"Hi there. I have just recently learned how to play mah jongg and have a lot to learn. I was just playing this morning and called an opponents hand "dead" as she put up the wrong tiles for any hand to work. Another player at the table told me that was "mean" to call someone dead. Is there a rule on calling someone "dead" or is it mean to do it? Thank you for your help."
Well, is it "mean" to call someone dead?
Firstly, we have to look at mahjongg as a strategy game. In this sense, it is like a little war - think of checkers and chess. The object of the game is to be the first to complete a hand, and if we are to accomplish that, we have to admit that we are competing against others, some of whom may be our close friends or relatives, and as with many other things in life, our gain may be their loss. So we may feel a little queasy about calling them dead or letting them know that we have their tile and they're not getting it.
Now, in the instance above, another player tried to make the letter writer feel bad for declaring someone dead. So this makes things more complicated. What's the declarer to do? Dead is dead, right? Does the declarer cave in for the sake of keeping the peace, or does the declarer say, "I'm sorry, but the hand is dead. Rules are rules."
An interesting thing is that a few days after I got this letter, the following scenario took place in my Friday game. I was set with: 7777 888 999 DDJ (7 dots were exposed and I was waiting for a 9 dot)
A 9 dot was discarded and I called mahjongg. I picked up the tile from the table, exposed my hand and went to put the tile I picked up into my exposed hand when I realized I accidentally picked up an 8 dot from the table instead of the 9 dot that was thrown. OMG! I said "What's this 8 dot doing in my hand? I didn't have an 8 dot!" One player declared me dead, and I started stuttering - but-but-but ...it was an ACCIDENT! Another player wanted to give me the benefit of the doubt and said it was up to me whether I was dead or not. Now, I could have taken the out, but friends, I knew I was dead. Was it mean? YES! Did it hurt? YES! BUT - it was true. In fact, it was so true that another player pointed out that in this year's Mah Jongg League newsletter they addressed this very issue. It was an incorrect exposure.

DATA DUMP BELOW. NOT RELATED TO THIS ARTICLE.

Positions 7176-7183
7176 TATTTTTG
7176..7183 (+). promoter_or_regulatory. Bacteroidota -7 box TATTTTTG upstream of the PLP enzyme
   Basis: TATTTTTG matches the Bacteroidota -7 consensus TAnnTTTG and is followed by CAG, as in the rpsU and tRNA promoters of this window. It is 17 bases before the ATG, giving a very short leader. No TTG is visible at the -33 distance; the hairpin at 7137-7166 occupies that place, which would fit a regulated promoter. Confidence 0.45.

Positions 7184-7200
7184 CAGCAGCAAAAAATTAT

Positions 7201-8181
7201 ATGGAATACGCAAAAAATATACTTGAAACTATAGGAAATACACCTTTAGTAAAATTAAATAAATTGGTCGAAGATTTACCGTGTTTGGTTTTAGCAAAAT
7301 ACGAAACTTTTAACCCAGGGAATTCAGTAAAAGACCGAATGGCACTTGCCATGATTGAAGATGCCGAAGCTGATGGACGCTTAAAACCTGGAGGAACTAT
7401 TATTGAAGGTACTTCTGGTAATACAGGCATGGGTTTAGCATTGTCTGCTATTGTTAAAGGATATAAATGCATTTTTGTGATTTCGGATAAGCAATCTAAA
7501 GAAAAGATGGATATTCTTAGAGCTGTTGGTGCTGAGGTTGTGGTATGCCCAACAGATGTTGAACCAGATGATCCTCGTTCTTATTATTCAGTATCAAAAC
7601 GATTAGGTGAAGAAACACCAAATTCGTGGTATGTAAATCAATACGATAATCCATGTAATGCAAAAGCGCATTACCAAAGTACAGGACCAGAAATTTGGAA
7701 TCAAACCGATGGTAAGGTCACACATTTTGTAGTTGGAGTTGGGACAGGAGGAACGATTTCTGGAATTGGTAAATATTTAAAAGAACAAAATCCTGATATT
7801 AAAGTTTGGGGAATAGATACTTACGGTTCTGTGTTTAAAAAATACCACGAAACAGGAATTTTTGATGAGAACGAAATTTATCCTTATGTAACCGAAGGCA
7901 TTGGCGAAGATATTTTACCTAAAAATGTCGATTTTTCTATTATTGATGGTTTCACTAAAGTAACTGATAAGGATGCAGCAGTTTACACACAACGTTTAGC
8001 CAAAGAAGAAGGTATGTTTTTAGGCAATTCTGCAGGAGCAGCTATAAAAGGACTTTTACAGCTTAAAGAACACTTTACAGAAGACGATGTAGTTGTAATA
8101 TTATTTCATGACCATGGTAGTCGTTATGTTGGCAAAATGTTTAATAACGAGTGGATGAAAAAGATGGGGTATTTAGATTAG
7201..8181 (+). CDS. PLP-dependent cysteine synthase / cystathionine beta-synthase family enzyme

So, let's get back to our topic. When you jump a checker, are you being mean? When you knock off a pawn in a chess game, are you being mean? Mahjongg is war. Your tiles are your little soldiers. They fall. Great armies fall because they make mistakes. And we win because we take advantage of their mistakes. And weaker players learn from their mistakes and when they are called dead, you can be assured they will not make that mistake again, so rather than being mean, you are really strengthening that player for the next battle.
Mahjongg is inherently schismatical in that we are not only playing with our friends, we are playing against our friends. This often leads to an interesting group dynamic where personalities come into play and often can matter more than the tiles we have in our hand.
As Sun Tzu says in "The Art of War" - 知彼知己，百戰不殆；不知彼而知己，一勝一負；不知彼，不知己，每戰必殆 - or - Know the other, know the self, hundred battles without danger; not knowing the other but knowing the self, one win one loss; not knowing the other, not knowing the self, every battle must be lost.
Till next time ... Happy mahj!